What is Political Economy?

What is the proper relationship between politics and economics?  Many have asked this question throughout the history of Western Civilization, and it forms the basis of a field of study known as political economy.

Unfortunately, for the past hundred years, the disciplines of politics and economics have become steadily more separate. One result of this separation is the tendency to lose sight of the important connections between forms of government and economic systems and the consequences that those connections have for the people that live in them.

Ashland University’s Department of History and Political Science has brought the field of study back to higher education with the introduction of the Political Economy major. Students in the program read and discuss the writings of some of the most thoughtful authors on the subject from Xenophon, to Adam Smith, to Karl Marx. They seek answers to questions like: What economic policy should leaders adopt? How do laws affect entrepreneurs trying to change the face of technology? Is economic growth opposed to morality? Why are some nations rich and others poor? What is the relationship between economics and a free society?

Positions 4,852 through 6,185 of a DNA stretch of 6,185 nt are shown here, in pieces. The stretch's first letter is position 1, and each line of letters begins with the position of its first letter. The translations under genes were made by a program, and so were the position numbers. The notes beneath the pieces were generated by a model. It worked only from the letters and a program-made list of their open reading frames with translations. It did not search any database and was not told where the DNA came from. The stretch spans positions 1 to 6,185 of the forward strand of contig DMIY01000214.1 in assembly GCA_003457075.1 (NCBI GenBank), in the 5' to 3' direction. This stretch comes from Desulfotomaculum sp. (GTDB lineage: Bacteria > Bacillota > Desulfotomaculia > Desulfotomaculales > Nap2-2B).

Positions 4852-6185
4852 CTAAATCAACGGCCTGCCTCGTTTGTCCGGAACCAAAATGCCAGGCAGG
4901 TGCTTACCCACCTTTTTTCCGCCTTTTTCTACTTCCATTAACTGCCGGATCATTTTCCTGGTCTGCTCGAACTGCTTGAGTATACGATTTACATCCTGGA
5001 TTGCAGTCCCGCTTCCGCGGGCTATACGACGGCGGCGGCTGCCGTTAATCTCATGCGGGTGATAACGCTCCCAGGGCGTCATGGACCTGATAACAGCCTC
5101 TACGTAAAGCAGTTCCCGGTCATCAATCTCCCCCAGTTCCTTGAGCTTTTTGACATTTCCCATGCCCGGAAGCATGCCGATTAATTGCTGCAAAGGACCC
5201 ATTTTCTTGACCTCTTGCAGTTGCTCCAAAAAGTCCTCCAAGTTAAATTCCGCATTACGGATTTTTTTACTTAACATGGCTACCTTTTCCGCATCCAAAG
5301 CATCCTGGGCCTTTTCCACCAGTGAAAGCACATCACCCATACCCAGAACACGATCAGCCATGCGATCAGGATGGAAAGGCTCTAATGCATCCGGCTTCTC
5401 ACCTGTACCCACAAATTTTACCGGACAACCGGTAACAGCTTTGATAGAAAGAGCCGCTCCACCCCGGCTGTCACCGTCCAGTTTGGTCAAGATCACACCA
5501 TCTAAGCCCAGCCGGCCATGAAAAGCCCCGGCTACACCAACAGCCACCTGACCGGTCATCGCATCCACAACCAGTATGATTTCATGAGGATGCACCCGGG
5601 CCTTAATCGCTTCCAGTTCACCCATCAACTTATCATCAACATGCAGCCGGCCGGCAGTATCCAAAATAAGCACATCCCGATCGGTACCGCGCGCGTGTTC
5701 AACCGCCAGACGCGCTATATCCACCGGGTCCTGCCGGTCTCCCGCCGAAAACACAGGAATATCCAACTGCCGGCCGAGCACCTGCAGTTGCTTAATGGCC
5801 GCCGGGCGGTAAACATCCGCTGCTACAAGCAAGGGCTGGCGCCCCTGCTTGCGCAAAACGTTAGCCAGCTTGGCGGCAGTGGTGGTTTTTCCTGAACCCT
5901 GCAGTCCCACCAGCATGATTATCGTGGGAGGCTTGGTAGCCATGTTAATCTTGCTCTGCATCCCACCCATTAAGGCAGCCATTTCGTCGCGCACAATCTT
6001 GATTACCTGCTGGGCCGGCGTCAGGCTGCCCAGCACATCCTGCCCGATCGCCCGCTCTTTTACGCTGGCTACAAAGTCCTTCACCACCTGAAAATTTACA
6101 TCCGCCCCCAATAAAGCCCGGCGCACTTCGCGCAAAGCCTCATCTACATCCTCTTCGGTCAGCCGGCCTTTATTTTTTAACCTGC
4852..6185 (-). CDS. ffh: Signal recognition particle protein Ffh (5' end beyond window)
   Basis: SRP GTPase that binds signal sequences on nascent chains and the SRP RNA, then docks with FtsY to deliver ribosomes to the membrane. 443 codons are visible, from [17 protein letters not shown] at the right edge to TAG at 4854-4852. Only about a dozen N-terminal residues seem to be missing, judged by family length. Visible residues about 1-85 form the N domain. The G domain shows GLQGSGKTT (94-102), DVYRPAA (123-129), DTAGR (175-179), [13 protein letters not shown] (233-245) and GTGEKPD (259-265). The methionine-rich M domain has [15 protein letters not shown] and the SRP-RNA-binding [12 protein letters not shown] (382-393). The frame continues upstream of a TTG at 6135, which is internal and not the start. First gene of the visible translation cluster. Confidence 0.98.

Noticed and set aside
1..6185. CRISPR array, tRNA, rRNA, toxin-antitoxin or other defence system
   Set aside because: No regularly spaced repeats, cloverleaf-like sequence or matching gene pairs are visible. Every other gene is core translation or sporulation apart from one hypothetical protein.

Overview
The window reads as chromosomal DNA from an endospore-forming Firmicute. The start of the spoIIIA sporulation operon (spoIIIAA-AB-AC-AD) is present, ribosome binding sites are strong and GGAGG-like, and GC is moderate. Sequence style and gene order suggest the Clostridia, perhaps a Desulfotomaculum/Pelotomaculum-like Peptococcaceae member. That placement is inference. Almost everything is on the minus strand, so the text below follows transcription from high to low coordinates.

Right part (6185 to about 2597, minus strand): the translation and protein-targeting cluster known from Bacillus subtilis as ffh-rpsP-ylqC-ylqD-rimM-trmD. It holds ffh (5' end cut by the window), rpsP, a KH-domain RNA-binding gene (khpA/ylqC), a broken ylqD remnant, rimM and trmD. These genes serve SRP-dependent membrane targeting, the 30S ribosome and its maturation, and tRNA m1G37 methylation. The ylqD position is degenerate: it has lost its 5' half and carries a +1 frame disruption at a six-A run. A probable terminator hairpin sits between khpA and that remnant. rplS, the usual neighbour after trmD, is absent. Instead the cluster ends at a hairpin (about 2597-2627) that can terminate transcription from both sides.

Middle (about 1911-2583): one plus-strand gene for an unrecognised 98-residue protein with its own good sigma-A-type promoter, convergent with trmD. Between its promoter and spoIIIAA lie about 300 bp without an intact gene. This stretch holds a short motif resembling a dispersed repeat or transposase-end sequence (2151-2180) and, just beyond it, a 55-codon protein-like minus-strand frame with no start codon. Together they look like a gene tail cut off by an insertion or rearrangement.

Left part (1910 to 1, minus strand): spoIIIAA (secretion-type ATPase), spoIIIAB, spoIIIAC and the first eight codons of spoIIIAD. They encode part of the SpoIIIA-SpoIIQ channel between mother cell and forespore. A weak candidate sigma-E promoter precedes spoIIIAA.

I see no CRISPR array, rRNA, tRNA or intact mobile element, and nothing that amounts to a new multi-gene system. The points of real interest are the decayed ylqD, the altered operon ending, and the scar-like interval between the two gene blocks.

To address these questions and many more, they study primary texts in the history of politics and economics using the Socratic method. They read and discuss the actual words of the greatest thinkers on the subject rather than merely reading books about them. Through this course of study, our program aims to educate future leaders in the fields of economics, politics, and business who are equipped with knowledge of the relationship between politics and economics.

About the Ashbrook Academy in Political Economy

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The Ashbrook Academy in Political Economy is a summer program designed for rising high school juniors and seniors who share a deep interest in the relationship that exists between economics and good government.

We often discuss the Founding Fathers’ plan for government in America, but what plans did they make for America’s economic future? How were their economic plans related to the form of government they chose and vice versa? In this academy, we will explore these questions in light of two important works published in 1776: the Declaration of Independence and Adam Smith’s Wealth of Nations.

The Academy meets for five days (July 20-24, 2020) immersing participants in a study of the biggest economic challenges that faced our young Republic through a discussion-based curriculum based on a deep analysis of primary sources. Due to the COVID-19 outbreak, this summer’s academy will be conducted in an online format.